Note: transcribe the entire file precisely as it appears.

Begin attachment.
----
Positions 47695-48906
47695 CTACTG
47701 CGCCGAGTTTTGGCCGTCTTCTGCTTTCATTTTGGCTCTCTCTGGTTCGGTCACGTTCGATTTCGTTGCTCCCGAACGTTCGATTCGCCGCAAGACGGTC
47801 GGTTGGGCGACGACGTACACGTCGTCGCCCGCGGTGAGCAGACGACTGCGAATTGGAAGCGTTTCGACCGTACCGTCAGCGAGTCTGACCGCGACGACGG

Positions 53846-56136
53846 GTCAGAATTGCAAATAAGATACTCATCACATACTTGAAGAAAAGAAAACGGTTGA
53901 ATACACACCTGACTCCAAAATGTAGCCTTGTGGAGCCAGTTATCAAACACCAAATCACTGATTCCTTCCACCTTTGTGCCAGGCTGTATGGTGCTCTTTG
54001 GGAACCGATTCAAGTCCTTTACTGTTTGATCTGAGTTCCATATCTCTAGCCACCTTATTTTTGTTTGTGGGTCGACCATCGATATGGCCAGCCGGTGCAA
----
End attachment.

Positions 47695-48906
47695 CTACTG
47701 CGCCGAGTTTTGGCCGTCTTCTGCTTTCATTTTGGCTCTCTCTGGTTCGGTCACGTTCGATTTCGTTGCTCCCGAACGTTCGATTCGCCGCAAGACGGTC
47801 GGTTGGGCGACGACGTACACGTCGTCGCCCGCGGTGAGCAGACGACTGCGAATTGGAAGCGTTTCGACCGTACCGTCAGCGAGTCTGACCGCGACGACGG

Positions 53846-56136
53846 GTCAGAATTGCAAATAAGATACTCATCACATACTTGAAGAAAAGAAAACGGTTGA
53901 ATACACACCTGACTCCAAAATGTAGCCTTGTGGAGCCAGTTATCAAACACCAAATCACTGATTCCTTCCACCTTTGTGCCAGGCTGTATGGTGCTCTTTG
54001 GGAACCGATTCAAGTCCTTTACTGTTTGATCTGAGTTCCATATCTCTAGCCACCTTATTTTTGTTTGTGGGTCGACCATCGATATGGCCAGCCGGTGCAA